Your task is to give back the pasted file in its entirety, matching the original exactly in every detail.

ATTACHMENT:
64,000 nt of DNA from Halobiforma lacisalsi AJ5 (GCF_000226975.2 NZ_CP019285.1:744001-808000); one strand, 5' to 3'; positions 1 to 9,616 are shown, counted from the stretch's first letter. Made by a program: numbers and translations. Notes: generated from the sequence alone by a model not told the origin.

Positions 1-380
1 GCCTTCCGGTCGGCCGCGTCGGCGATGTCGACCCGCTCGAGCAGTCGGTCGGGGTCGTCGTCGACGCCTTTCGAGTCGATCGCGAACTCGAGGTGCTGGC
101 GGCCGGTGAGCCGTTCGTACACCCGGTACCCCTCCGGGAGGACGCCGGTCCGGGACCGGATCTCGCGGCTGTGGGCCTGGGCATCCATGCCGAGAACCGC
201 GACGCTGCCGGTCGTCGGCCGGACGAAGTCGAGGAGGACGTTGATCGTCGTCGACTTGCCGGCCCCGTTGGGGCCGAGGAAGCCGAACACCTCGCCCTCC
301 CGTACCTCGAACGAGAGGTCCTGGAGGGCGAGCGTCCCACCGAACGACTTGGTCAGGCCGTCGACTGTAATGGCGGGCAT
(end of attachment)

64,000 nt of DNA from Halobiforma lacisalsi AJ5 (GCF_000226975.2 NZ_CP019285.1:744001-808000); one strand, 5' to 3'; positions 1 to 9,616 are shown, counted from the stretch's first letter. Made by a program: numbers and translations. Notes: generated from the sequence alone by a model not told the origin.

Positions 1-380
1 GCCTTCCGGTCGGCCGCGTCGGCGATGTCGACCCGCTCGAGCAGTCGGTCGGGGTCGTCGTCGACGCCTTTCGAGTCGATCGCGAACTCGAGGTGCTGGC
101 GGCCGGTGAGCCGTTCGTACACCCGGTACCCCTCCGGGAGGACGCCGGTCCGGGACCGGATCTCGCGGCTGTGGGCCTGGGCATCCATGCCGAGAACCGC
201 GACGCTGCCGGTCGTCGGCCGGACGAAGTCGAGGAGGACGTTGATCGTCGTCGACTTGCCGGCCCCGTTGGGGCCGAGGAAGCCGAACACCTCGCCCTCC
301 CGTACCTCGAACGAGAGGTCCTGGAGGGCGAGCGTCCCACCGAACGACTTGGTCAGGCCGTCGACTGTAATGGCGGGCAT